This may not be 15th Century Italy, but there is a definite Renaissance going on in the realm of computer gaming in general and Amiga gaming in particular. There are treasures from the past, portents of the future, and some of the best games I've ever seen in years. I can't remember the last time I reviewed four 5-star games in a single issue. Since the beginning of 1992, what has been a trickle of Amiga games has become a flood. Where a few months ago I had to scramble to dig up enough games to fill the space, now I'm sitting here with my shelves overflowing. Next time, I promise I'm going to play catch-up with those titles I've had to neglect this time. Stay tuned, it's a great time to own an Amiga.
The reason Infocom adventures are so good is the writing. I would revise the description of them from interactive fiction to interactive literature. It's been long enough since they were first published to provide a little perspective and they have held up better than I would have expected when I first played them. They're not in the same category as the Iliad or Hamlet, but they can certainly hold their own against Alice in Wonderland, Peter Pan, or The Big Sleep. The writing takes advantage of the medium and does it with great style, wit, and a sure grasp of what it takes to involve the player in the story. And most of EF="../zork1.html">loud funny.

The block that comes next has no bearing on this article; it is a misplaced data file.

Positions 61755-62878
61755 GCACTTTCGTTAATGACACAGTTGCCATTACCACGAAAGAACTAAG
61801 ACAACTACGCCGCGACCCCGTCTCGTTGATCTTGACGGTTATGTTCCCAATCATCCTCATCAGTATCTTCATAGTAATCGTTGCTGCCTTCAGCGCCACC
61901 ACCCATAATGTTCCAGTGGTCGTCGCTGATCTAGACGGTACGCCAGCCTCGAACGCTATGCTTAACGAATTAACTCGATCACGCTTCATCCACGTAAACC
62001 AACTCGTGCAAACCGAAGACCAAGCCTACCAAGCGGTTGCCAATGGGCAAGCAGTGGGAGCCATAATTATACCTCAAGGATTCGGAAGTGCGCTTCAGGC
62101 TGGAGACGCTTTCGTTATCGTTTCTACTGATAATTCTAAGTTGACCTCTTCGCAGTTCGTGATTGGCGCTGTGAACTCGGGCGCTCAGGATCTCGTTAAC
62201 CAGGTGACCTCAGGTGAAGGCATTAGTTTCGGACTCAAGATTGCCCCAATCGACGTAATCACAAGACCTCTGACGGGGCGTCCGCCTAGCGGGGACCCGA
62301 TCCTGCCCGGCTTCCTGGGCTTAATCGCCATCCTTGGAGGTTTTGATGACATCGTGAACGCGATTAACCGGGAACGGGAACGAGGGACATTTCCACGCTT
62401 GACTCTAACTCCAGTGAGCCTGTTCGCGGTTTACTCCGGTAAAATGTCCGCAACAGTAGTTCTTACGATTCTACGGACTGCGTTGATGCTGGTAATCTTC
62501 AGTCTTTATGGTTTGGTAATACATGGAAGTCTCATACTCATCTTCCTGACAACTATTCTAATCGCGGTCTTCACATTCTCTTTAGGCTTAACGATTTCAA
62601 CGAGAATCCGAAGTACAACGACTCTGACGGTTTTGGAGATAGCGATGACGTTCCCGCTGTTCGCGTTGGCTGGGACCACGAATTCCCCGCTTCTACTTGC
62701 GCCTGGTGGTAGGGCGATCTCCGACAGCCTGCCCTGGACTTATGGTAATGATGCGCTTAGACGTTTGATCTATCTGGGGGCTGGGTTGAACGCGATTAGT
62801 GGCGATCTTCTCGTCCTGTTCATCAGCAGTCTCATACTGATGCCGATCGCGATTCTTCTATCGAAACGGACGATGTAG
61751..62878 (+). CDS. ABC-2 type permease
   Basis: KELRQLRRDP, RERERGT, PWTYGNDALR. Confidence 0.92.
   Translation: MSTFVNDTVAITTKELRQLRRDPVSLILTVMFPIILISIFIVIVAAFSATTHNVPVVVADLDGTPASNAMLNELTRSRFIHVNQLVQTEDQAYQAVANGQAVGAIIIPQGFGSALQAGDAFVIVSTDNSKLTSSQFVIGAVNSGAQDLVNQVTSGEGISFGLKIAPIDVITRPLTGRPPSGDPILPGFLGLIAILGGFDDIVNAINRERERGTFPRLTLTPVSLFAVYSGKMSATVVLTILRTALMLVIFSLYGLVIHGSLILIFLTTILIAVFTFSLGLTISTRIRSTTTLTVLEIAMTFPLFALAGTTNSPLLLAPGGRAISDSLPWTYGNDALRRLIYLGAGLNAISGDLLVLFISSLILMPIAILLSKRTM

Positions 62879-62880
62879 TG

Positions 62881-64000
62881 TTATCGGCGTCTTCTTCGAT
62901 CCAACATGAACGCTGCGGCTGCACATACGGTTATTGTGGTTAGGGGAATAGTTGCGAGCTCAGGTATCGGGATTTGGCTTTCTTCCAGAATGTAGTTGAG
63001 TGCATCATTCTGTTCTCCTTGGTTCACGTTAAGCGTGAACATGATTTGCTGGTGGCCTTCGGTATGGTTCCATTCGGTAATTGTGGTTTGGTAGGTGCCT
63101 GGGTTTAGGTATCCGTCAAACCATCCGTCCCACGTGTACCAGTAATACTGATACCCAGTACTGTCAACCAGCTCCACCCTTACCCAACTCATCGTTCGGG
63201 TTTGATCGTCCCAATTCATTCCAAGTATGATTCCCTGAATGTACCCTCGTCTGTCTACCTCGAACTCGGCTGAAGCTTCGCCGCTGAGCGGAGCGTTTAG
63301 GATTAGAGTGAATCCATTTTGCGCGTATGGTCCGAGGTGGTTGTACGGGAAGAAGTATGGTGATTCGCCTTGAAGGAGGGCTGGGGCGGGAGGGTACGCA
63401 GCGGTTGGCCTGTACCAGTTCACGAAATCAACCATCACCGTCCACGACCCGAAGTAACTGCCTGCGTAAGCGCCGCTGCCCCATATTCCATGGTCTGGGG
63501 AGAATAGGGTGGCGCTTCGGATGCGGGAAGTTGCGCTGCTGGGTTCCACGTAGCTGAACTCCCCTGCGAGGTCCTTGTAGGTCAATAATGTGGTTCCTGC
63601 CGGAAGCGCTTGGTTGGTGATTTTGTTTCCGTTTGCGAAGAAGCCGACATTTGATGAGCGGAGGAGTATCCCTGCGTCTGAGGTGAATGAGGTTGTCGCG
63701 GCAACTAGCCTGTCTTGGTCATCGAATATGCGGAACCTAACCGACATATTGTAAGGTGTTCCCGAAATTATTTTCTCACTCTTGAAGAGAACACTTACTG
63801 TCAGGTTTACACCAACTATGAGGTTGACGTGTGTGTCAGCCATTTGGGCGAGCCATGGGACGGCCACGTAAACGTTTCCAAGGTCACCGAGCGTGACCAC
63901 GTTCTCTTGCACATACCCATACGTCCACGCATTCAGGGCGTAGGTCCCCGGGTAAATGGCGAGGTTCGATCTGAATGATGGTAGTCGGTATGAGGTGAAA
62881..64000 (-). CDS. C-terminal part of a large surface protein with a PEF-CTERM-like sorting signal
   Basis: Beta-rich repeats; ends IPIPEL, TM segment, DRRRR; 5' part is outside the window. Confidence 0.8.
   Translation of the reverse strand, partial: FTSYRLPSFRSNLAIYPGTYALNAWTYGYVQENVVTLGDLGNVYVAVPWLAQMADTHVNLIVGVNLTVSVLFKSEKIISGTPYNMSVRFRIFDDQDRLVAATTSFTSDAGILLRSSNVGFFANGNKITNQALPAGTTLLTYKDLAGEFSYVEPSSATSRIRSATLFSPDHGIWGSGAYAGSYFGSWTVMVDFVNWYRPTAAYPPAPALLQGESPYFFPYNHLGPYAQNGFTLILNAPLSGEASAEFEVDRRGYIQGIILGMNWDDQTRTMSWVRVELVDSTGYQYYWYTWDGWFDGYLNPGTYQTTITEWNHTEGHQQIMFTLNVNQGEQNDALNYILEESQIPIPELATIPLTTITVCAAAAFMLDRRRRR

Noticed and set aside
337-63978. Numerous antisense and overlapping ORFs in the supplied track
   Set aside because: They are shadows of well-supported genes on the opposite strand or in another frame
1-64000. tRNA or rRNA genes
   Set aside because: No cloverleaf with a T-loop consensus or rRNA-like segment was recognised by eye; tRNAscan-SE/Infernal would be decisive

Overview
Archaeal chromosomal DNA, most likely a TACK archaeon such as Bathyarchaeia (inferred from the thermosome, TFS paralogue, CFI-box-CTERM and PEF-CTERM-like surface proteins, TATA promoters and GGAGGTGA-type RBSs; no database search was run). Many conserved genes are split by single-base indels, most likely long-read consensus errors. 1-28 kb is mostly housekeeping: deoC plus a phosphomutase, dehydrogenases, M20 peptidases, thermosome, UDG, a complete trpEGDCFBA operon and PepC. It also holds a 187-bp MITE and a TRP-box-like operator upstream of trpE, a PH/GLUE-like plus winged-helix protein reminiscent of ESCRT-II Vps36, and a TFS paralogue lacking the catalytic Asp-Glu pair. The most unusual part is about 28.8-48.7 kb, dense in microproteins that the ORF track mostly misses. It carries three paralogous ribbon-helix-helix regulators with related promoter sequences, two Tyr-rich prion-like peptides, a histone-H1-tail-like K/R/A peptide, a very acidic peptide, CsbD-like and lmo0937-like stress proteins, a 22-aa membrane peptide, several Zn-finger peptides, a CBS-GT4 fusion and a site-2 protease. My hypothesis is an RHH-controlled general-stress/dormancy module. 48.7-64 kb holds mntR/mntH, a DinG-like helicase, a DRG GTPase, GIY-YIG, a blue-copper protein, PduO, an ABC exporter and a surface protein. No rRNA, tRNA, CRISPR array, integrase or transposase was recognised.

The games fall into three basic categories, though there are a few strays. The fantasies are my favourites and include Zork I, Zork II, Zork III, Beyond Zork, Zork Zero, Enchanter, Sorceror, and Spellbreaker. The science fiction category has Suspended, Starcross, Planetfall, Stationfall, and the sublimely loony Hitchhiker's Guide to the Galaxy. The five mysteries are Deadline, Witness, Suspect, Ballyhoo, and Moonmist. Rounding out the twenty titles are Infidel, an Indiana Jones-type Egyptian adventure, and The Lurking Horror, which would do H P Lovecraft proud. I also want to give credit to the authors here. The original Zork trilogy was written by Dave Lebling and Marc Blank, who are at the top of my list for the computer game Hall of Fame. Beyond Zork was written by Brian Moriarty and Zork Zero by Steve Meretsky (sic), both of whom are also on my Hall of Fame list. I'm really kind of surprised at how small the group of Infocom authors is. Besides those already mentioned, I only need to mention Stu Galley (Witness), Jeff O'Neill (Ballyhoo), Jim Lawrence (Moonmist co-author), Michael Berlyn (Suspended, Infidel). Douglas Adams collaborated with Steve Meretsky in bringing his very successful Hitchhiker's Guide to the Galaxy to the interactive format. The contributions they've made to computer gaming are inestimable.